I will be reducing my posting this Lent. Today, I’ll very quickly contribute an excerpt from a meditation by the distinguished liturgist Fr Robert Taft, SJ, published in Worship 57.2 (1983). Fr Taft reminds us that Christ is with us, but he has also gone to the Father (“… you will see me no more” Jn 16.16): “We are in this ‘little while’ of vigil before the parousia, both in the Presence while awaiting it.” He writes, “Lent presents the polarity of wait and arrival, history and eschatology, and this is seen in the fasting and liturgy of Lent.” So we fast as a church.
But we also fast as individuals. As Fr Schmemann reminded us, Lent is a gift, for it “gives back to me this essential – the essential layer of life.” Lent is not a punishment whose agony (we might imagine) will impress God and persuade him to absolve us. But to receive this gift, we do have to let God change our priorities, and we must leave behind “so many little things and affairs that transform my whole life into empty noise, into a kind of traveling without knowing where.” The joy of Tabor, Fr Taft says, is at the top of a mountain. If we are realistic, we will know that it is often a very hard climb. Rough as it might be, though, we can always trust that we do not climb alone. Christ is going before us, and we must never concentrate on our own guilt and sinfulness rather than the hope of the Gospel.
Here is Fr Taft:
Fasting is demanded not only by the nature of the church, but also by human nature. This is the ascetic fast, fast in the church. Christ fasted in preparation for his ministry (Mt 4:2) and it is only by fasting that certain devils are mastered (Mt 17:21). It is by food that Satan seduced Adam and Eve. Hence ascetic fasting is the radical symbol of our lenten stance before God. It is the renunciation, the exorcising of Satan by accepting the paradox that one who does not eat dies, but that only he who loses his life shall find it, for it is not by bread alone that one lives. By its very radicalness, at least in symbolic intention, it leads to freedom because it is true mortification, that is, death to self by the abandonment of what is considered necessary for life. The refusal of submission to necessity is freedom, which is of the essence of all true life in Christ.
Thus there is nothing unnatural or degrading about asceticism when put in the context of tradition. There is no denial of human values here for the Christians who in faith know what they are. In the words of Origen, the Christ-life is a participation in the mystery of the church, and the mystery of the church is a nuptial mystery, a mystery of total fidelity through uniting love. But the only ultimately proof is final fidelity throughout time, and this means death to self, to egoism; and its means patience; and it means pain. This is why for centuries the church called “saint” and celebrated liturgically no one who was not a martyr. Martyrdom was proof of holiness not because of stoicism or because there is any value in pain, but because it was a sign of lasting love unto the end. As Chrysostom said, charity without martyrdom can make disciples, martyrs without charity, never.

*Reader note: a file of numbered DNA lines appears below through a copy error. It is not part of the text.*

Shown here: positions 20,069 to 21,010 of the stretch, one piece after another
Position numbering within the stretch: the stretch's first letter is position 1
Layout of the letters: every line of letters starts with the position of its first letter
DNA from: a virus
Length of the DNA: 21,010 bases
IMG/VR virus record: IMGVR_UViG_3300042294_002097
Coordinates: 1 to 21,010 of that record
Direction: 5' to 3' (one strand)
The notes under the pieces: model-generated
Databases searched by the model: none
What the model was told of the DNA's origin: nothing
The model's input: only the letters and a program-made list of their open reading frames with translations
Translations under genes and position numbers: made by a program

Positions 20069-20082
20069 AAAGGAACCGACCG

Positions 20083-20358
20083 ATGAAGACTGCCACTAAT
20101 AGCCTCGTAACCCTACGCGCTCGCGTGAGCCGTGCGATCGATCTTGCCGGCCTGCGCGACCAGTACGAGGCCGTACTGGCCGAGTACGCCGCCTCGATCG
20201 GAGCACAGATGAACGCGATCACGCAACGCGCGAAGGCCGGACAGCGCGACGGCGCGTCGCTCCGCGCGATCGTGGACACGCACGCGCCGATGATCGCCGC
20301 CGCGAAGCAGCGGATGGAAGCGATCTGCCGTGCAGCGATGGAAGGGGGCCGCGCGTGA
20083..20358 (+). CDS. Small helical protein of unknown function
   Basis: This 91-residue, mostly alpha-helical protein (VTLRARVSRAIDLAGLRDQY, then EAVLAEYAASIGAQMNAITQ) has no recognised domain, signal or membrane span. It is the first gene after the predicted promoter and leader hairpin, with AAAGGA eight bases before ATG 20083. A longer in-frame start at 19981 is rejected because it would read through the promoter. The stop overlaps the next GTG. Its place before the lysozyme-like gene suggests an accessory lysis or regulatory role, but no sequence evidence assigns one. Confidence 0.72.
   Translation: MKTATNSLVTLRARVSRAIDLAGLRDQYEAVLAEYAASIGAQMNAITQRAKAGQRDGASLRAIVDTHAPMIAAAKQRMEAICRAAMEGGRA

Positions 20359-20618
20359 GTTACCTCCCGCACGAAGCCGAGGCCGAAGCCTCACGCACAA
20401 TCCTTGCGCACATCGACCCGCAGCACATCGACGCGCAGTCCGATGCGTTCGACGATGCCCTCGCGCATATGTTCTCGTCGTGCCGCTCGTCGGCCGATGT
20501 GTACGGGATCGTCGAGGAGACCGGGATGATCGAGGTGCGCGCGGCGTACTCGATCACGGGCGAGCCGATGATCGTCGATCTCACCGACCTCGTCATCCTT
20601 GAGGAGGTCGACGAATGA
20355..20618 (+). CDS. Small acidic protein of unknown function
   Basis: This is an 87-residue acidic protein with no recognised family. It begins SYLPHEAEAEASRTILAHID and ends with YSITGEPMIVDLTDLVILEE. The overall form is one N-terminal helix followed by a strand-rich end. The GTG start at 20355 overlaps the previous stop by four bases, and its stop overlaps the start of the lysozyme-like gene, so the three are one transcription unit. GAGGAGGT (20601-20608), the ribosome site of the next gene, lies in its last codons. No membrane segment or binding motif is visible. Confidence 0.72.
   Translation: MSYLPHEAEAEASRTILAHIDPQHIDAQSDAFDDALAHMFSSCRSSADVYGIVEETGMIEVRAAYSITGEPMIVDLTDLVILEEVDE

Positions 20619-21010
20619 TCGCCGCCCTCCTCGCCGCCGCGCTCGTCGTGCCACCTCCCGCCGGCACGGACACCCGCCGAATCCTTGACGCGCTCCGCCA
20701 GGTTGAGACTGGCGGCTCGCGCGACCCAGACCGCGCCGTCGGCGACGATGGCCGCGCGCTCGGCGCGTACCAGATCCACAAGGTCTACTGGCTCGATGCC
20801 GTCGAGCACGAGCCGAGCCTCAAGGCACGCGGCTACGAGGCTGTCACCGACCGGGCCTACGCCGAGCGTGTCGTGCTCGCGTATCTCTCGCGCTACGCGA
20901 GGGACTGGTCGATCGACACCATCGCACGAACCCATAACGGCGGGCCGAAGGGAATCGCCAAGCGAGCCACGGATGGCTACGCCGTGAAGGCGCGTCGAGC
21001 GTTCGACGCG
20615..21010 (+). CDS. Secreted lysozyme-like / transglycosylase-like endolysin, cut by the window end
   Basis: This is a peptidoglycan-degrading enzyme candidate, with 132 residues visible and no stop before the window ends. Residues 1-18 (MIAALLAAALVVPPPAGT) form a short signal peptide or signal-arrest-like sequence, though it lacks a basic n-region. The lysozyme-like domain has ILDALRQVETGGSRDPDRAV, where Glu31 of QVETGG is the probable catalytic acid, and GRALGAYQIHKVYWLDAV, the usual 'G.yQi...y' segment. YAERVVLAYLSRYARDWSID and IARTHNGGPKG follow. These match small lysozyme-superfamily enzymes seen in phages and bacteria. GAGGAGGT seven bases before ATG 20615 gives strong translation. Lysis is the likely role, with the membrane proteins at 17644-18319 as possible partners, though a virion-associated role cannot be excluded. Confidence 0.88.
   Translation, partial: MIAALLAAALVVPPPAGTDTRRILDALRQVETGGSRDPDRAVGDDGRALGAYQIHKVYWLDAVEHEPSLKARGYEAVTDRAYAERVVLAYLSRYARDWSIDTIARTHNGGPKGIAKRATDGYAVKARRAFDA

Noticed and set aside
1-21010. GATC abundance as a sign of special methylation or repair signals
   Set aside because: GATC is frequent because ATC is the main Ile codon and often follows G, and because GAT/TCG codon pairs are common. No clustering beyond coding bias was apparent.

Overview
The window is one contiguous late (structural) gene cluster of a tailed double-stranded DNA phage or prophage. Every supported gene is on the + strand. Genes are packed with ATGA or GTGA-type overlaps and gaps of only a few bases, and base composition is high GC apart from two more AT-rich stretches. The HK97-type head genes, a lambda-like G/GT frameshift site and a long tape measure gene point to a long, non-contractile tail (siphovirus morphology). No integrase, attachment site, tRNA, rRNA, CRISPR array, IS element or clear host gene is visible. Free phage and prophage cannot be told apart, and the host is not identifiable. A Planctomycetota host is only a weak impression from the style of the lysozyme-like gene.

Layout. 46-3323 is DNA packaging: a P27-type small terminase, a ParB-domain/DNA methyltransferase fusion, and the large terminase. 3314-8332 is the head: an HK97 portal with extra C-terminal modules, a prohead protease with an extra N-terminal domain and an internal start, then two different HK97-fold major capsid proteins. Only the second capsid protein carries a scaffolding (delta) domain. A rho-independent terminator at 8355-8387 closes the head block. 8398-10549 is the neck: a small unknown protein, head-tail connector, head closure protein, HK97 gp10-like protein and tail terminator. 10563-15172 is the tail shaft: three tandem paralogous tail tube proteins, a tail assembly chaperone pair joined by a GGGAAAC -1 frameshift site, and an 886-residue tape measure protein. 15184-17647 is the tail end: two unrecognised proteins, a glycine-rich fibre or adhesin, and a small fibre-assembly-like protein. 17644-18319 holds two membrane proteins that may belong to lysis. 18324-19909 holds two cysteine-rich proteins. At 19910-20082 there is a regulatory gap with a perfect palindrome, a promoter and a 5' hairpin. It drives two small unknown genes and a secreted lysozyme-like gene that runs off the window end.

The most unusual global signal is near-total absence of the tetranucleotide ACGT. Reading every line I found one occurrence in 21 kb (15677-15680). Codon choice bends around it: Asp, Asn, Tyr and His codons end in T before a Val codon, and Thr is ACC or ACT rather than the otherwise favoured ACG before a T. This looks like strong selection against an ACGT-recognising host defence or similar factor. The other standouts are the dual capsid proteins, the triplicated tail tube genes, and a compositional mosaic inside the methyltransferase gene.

We can’t all be martyrs, but we can and must all give witness to our enduring love. And so the church began to assimilate to the martyrs and call “saint” those who through askesis had died to self in order to live for Christ, for the total Christ which is every man and woman. In this we see the deep human value of asceticism: openness to others is the beginning of growth, and death to self is the condition of that openness. Of course it is hard to die to self when we don’t know who we are – a very special modern problem – but this should not deter us, for in opening ourselves to the Christ in others we discover who we are in the deepest sense of the word, far more deeply than by the superficial path of self-affirmation that comes from the insecurity of an undetermined self-image.
Lent, therefore, like the baptism for which it originally prepared, should bring us face to face with the mystery of death, and therefore with self, for death is the one thing we must all do alone. Just as it is an error to think of any aspect of Christian life as a static event, so too death. Death is not a door through which we shall once pass, but a passage we enter physically at birth, and mystically in Christ at baptism: “It is no longer I who live, but Christ who lives in me.”